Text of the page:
Xiaofei Zang – One of the best experts on this subject based on the ideXlab platform.

  • high resolution Grayscale Image hidden in a laser beam
    Light-Science & Applications, 2018
    Co-Authors: Fuyong Yue, Chunmei Zhang, Xiaofei Zang, Dandan Wen, Brian D. Gerardot, Shuang Zhang, Xianzhong Chen
    Abstract:

    Images perceived by human eyes or recorded by cameras are usually optical patterns with spatially varying intensity or color profiles. In addition to the intensity and color, the information of an Image can be encoded in a spatially varying distribution of phase or polarization state. Interestingly, such Images might not be able to be directly viewed by human eyes or cameras because they may exhibit highly uniform intensity profiles. Here, we propose and experimentally demonstrate an approach to hide a high-resolution Grayscale Image in a square laser beam with a size of less than half a millimeter. An Image with a pixel size of 300 × 300 nm is encoded into the spatially variant polarization states of the laser beam, which can be revealed after passing through a linear polarizer. This unique technology for hiding Grayscale Images and polarization manipulation provides new opportunities for various applications, including encryption, imaging, optical communications, quantum science and fundamental physics. A technique for encoding Images in the polarization distribution of a light beam has been demonstrated by a team in the UK and China. Conventionally, black and white Images are generated by creating optical patterns in which the light intensity varies with position. Now, Shuang Zhang at the University of Birmingham in the UK, Xianzhong Chen at the Heriot-Watt University in the UK and co-workers have produced Grayscale Images by spatially varying the polarization in a light beam rather than the light intensity. Since the light beam has a uniform intensity, the Images are invisible to the eye until a polarizer is inserted into the beam, thus making the method potentially useful for optical Image encryption. The researchers generated an Image of the famous physicist James Maxwell by using a reflective metasurface to alter the polarization of a reflected laser beam.

  • High-resolution Grayscale Image hidden in a laser beam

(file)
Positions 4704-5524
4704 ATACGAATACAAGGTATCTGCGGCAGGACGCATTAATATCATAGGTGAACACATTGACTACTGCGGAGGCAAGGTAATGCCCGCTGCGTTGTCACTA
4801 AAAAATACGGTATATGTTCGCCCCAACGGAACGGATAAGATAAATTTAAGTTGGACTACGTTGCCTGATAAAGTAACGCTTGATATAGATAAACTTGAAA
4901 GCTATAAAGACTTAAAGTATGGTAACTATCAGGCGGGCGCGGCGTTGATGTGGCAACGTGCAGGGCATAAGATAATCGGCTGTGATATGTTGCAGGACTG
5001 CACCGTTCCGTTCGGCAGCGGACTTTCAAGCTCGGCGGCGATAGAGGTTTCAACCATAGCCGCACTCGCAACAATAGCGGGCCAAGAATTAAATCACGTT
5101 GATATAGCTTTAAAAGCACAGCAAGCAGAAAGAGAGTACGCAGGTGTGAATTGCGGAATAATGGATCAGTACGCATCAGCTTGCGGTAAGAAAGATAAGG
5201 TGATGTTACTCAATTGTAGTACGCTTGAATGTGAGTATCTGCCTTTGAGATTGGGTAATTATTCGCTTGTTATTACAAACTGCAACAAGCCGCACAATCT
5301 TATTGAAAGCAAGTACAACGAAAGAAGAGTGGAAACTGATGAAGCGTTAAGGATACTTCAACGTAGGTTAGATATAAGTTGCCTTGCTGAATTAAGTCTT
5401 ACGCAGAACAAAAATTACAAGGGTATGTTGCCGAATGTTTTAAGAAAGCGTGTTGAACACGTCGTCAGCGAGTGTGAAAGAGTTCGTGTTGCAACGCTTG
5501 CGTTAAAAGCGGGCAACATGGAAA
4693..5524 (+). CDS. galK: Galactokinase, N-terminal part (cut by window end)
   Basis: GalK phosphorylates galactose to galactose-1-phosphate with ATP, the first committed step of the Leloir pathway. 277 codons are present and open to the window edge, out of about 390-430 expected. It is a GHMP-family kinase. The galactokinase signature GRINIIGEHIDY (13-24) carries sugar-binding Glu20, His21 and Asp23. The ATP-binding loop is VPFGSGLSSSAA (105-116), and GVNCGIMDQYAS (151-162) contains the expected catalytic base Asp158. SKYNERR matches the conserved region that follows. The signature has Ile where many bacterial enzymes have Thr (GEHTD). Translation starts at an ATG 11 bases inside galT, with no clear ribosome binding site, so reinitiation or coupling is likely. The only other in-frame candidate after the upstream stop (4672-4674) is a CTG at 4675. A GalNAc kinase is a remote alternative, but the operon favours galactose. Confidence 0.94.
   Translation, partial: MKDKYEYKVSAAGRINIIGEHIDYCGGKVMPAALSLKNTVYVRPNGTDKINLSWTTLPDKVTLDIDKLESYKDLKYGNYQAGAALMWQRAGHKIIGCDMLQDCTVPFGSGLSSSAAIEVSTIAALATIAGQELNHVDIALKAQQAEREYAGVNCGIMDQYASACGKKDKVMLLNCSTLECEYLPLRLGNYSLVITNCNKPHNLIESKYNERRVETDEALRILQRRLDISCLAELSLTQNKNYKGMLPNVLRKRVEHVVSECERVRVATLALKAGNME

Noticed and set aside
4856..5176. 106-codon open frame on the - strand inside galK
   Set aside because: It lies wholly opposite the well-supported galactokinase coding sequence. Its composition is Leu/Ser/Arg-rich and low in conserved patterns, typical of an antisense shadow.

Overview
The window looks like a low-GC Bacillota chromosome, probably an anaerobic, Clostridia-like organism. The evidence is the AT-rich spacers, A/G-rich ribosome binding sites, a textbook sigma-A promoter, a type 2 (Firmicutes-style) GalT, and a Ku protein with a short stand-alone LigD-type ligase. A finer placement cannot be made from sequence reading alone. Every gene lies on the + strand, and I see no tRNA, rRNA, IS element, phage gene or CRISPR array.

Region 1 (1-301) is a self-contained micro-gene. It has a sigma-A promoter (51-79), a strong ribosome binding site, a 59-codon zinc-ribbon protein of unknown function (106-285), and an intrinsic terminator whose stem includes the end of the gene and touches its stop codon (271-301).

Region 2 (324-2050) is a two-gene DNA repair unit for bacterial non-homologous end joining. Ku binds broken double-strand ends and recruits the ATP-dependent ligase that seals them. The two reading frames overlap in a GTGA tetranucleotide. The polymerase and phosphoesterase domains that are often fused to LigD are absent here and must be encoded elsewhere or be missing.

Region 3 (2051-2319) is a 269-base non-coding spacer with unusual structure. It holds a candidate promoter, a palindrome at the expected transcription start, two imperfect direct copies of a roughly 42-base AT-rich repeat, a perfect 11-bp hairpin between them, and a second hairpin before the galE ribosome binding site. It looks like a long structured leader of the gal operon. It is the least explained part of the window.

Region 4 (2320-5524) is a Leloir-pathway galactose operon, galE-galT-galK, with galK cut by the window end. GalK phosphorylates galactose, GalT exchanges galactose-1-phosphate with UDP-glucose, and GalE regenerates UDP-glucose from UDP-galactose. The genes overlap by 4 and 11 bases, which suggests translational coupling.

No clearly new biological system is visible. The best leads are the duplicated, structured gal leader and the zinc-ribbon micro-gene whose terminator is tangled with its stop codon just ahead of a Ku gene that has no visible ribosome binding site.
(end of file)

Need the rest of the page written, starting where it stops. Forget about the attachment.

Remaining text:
Light science & applications, 2017
    Co-Authors: Fuyong Yue, Chunmei Zhang, Xiaofei Zang, Dandan Wen, Brian D. Gerardot, Shuang Zhang, Xianzhong Chen
    Abstract:

    Images perceived by human eyes or recorded by cameras are usually optical patterns with spatially varying intensity or color profiles. In addition to the intensity and color, the information of an Image can be encoded in a spatially varying distribution of phase or polarization state. Interestingly, such Images might not be able to be directly viewed by human eyes or cameras because they may exhibit highly uniform intensity profiles. Here, we propose and experimentally demonstrate an approach to hide a high-resolution Grayscale Image in a square laser beam with a size of less than half a millimeter. An Image with a pixel size of 300 × 300 nm is encoded into the spatially variant polarization states of the laser beam, which can be revealed after passing through a linear polarizer. This unique technology for hiding Grayscale Images and polarization manipulation provides new opportunities for various applications, including encryption, imaging, optical communications, quantum science and fundamental physics.

Fuyong Yue – One of the best experts on this subject based on the ideXlab platform.

  • high resolution Grayscale Image hidden in a laser beam
    Light-Science & Applications, 2018
    Co-Authors: Fuyong Yue, Chunmei Zhang, Xiaofei Zang, Dandan Wen, Brian D. Gerardot, Shuang Zhang, Xianzhong Chen
    Abstract:

    Images perceived by human eyes or recorded by cameras are usually optical patterns with spatially varying intensity or color profiles. In addition to the intensity and color, the information of an Image can be encoded in a spatially varying distribution of phase or polarization state. Interestingly, such Images might not be able to be directly viewed by human eyes or cameras because they may exhibit highly uniform intensity profiles. Here, we propose and experimentally demonstrate an approach to hide a high-resolution Grayscale Image in a square laser beam with a size of less than half a millimeter. An Image with a pixel size of 300 × 300 nm is encoded into the spatially variant polarization states of the laser beam, which can be revealed after passing through a linear polarizer. This unique technology for hiding Grayscale Images and polarization manipulation provides new opportunities for various applications, including encryption, imaging, optical communications, quantum science and fundamental physics. A technique for encoding Images in the polarization distribution of a light beam has been demonstrated by a team in the UK and China. Conventionally, black and white Images are generated by creating optical patterns in which the light intensity varies with position. Now, Shuang Zhang at the University of Birmingham in the UK, Xianzhong Chen at the Heriot-Watt University in the UK and co-workers have produced Grayscale Images by spatially varying the polarization in a light beam rather than the light intensity. Since the light beam has a uniform intensity, the Images are invisible to the eye until a polarizer is inserted into the beam, thus making the method potentially useful for optical Image encryption. The researchers generated an Image of the famous physicist James Maxwell by using a reflective metasurface to alter the polarization of a reflected laser beam.